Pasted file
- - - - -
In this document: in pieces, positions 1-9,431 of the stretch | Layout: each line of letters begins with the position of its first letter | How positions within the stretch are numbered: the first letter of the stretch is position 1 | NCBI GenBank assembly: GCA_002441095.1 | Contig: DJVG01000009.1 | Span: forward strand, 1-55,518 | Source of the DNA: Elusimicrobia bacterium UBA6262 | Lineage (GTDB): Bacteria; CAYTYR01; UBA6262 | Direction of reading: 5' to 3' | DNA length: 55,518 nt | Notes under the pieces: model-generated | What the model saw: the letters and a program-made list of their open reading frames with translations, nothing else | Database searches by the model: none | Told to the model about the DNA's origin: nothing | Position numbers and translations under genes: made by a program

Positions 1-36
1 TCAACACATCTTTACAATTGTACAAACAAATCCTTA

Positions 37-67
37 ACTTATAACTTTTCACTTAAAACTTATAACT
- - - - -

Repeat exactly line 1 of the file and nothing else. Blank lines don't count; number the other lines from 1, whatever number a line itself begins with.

In this document: in pieces, positions 1-9,431 of the stretch | Layout: each line of letters begins with the position of its first letter | How positions within the stretch are numbered: the first letter of the stretch is position 1 | NCBI GenBank assembly: GCA_002441095.1 | Contig: DJVG01000009.1 | Span: forward strand, 1-55,518 | Source of the DNA: Elusimicrobia bacterium UBA6262 | Lineage (GTDB): Bacteria; CAYTYR01; UBA6262 | Direction of reading: 5' to 3' | DNA length: 55,518 nt | Notes under the pieces: model-generated | What the model saw: the letters and a program-made list of their open reading frames with translations, nothing else | Database searches by the model: none | Told to the model about the DNA's origin: nothing | Position numbers and translations under genes: made by a program